Categorized | Arts

Catch Young Golfers on Their Way Up

Posted on 30 August 2013

web short game

By Danny Peary

“We always try to let the movies at Summer Docs speak for themselves,” insists Anne Chaisson, the executive director of the Hamptons International Film Festival (HIFF), “but I must say that “The Short Game” was a big surprise. “David Nugent, the festival’s artistic director, saw it at SXSW (South by Southwest Music Film and Interactive Festival in Austin, Texas) and told Alec Baldwin and me, ‘You’ve got to see it.’  Alec, who curates Summer Docs with David, and I watched it and we both went to the moon over it. So that’s how it got chosen.”

“I’m very honored that ‘The Short Game’ was included,” says the film’s director, Josh Greenbaum, who will be at Guild Hall for a Q&A with Alec Baldwin this Friday after the film’s 8 p.m. screening.  Greenbaum’s debut feature closes out Summer Docs’ fifth year, following “Twenty Feet From Stardom,” “Gasland 2,” and “laine Stritch: Shoot Me.”

“It’s an awesome spot in an incredible lineup,” says Greenbaum. His sports film may be in the clean-up spot, but it’s not about big sluggers swinging bats at Yankee Stadium, but seven- and eight-year-olds swinging golf clubs in Pinehurst, North Carolina. That’s the site of the annual World Championships of Junior Golf, and Greenbaum and producer Rafael Marmor found eight talented and charming kids — including children from China, South Africa, and France — among the 1,250 competitors at the 2012 tournament to highlight in their movie.

“I’m a believer that even with great subject matter, you need an interesting angle,” says Marmor. “Our angle was going for the youngest kids because they have the fewest inhibitions, even in front of a camera. So we went to the tournament the year before and interviewed hundreds of kids for about five minutes each, and we came away with a diverse group.”

Greenbaum constantly reminds viewers that the young subjects are like other kids their age. “They have the same emotions, they like to goof off; they aren’t self-aware.” But he acknowledges there is something unique about this group. “What makes them different is their focus. It’s hard for us adults to stay focused but for a kid it’s even harder. But these kids have the ability to focus completely on golf in practice and on the course. They have goals and the confidence, focus and drive to see what they can accomplish.”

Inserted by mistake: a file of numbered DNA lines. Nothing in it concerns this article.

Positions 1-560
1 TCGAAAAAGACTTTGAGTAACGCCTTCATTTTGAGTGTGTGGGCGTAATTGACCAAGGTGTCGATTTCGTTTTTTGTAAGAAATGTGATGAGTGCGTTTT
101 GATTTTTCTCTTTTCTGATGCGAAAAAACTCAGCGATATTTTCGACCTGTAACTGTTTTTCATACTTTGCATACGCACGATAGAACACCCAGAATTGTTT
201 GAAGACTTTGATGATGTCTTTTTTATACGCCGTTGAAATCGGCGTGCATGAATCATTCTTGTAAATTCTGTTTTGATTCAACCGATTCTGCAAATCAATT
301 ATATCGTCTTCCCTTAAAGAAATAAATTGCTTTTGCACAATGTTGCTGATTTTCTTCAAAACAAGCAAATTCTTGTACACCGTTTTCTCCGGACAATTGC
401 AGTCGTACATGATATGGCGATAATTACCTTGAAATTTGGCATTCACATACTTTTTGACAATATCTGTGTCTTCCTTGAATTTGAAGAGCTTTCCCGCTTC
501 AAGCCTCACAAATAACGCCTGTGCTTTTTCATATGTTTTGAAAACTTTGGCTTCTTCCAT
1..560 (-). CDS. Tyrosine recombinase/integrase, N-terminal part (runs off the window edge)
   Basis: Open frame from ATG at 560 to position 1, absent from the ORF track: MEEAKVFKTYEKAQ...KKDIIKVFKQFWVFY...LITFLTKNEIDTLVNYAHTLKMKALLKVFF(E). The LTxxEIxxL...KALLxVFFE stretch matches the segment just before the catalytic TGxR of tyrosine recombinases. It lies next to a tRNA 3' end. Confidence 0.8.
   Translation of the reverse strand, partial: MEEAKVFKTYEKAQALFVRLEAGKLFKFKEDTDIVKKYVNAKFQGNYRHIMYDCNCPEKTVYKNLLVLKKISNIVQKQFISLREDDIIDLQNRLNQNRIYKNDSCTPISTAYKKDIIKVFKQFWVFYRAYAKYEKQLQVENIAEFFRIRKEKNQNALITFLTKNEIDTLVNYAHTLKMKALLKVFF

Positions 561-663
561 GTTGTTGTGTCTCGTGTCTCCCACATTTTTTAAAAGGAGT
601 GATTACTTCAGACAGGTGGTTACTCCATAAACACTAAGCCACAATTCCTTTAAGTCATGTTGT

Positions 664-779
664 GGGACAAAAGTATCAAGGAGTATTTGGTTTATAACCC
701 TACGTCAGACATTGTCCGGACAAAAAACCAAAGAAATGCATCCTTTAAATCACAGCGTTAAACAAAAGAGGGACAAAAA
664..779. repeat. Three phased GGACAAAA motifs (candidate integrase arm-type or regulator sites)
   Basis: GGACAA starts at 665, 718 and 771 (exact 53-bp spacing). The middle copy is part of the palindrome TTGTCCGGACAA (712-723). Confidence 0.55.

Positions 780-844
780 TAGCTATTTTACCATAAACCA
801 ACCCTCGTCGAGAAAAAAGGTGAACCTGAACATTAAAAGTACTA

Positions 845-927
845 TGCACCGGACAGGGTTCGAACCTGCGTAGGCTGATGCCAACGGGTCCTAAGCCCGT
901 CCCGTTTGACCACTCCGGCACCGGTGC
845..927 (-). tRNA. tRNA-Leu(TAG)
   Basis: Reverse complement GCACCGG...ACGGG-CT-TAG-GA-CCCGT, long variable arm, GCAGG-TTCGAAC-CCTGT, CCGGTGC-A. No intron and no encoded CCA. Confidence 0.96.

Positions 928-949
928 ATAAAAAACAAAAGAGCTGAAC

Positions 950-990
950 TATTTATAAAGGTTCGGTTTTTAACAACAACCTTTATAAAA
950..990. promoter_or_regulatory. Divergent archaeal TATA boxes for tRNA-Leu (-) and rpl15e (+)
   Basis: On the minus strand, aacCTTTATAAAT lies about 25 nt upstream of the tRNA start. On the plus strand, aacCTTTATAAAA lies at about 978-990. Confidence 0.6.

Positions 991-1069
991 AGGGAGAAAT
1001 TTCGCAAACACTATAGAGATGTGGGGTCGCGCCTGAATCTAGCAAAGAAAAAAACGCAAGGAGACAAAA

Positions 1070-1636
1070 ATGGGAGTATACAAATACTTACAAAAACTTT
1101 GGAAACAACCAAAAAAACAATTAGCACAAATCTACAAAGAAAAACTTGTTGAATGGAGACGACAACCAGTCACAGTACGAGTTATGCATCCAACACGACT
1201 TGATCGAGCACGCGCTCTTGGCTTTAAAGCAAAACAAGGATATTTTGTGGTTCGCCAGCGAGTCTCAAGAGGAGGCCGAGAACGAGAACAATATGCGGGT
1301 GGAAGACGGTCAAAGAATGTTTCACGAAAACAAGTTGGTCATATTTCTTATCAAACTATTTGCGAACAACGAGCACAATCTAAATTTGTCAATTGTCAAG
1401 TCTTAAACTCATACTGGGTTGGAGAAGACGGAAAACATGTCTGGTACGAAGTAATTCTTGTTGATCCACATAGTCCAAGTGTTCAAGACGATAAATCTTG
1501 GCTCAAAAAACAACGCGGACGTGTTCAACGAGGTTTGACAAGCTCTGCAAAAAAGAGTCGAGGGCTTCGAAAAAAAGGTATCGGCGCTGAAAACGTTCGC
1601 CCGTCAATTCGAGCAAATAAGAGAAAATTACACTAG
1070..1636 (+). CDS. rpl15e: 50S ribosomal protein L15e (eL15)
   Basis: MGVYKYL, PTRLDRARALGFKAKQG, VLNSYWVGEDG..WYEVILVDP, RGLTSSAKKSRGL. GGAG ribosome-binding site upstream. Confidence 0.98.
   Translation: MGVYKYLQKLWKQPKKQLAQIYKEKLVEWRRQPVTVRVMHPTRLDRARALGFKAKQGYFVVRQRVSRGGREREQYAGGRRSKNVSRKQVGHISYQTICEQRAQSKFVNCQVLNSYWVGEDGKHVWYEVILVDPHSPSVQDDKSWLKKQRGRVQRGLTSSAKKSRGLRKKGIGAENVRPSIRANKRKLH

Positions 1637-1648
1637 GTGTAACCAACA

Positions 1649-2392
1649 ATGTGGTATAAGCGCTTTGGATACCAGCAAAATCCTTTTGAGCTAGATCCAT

“What attracted me to this project initially,” says Marmor, “is that I heard of a world where seven-year-olds focus on things I struggle with.” How do they handle pressure and frustration, how do they have so much confidence? “What I believe is that kids who go toward golf tend to be smarter. They are articulate and they think things through. They can be cerebral and state pearls of wisdom and have profound insights that we could learn from them.”

“What excited me was the juxtaposition of their being funny and having wise thoughts,” Greenbaum says. “We got close to these kids and worried about them doing poorly in the competition in the film. I discovered they have short-term memory, which allows them to quickly get over bad rounds and losses. The other thing that impressed me was how they see only the flag and not the bunkers or trees. Metaphorically-speaking, when we adults see obstacles in life we lose sight of the finish. I went in expecting to watch kids learn lessons as they play golf with parents as their caddies, but from watching them I learned as much as they did.”

You’ll be captivated by the kids off the course, including Anna Kournikova’s younger brother Allan; but make no mistake these future Tigers and Annikas can really play. A warning: When you hackers hear a tiny eight-year old golfer say she feels happy every time she makes an eagle, you may want to retire your golf clubs.

“As a filmmaker I want you to wonder who will win the tournament,” says Greenbaum, “but the important thing is what the kids learned and how they grew. The definitions of win and lose and success and failure change. It’s exemplified by the South African boy, Zam. He finished 43rd the year before and I think that if he finished 42nd he would be happy. He’s certainly developing the right attitude.”

Chaisson is delighted by the loyal following Summer Docs has because, “it is most definitely an extension of the festival and leads into the festival.” In fact, if The Short Game wins the audience award over the other three documentaries, it will play at this year’s festival.

Another draw at this Columbus Day weekend’s HIFF will be the popular “Views From Long Island,” which will include three features and three shorts that are set on Long Island and/or were made by Long Island filmmakers. Titles of these films, as well as passes and packages — including a large discount on all-access Founders Passes purchased before Labor Day — can be found at www.hamptonsfilmfest.org.

The Hamptons International Film Festival SummerDocs series, hosted by Alec Baldwin, will screen “The Short Game” on August 30 at 8 p.m. at Guild Hall in East Hampton.  

 

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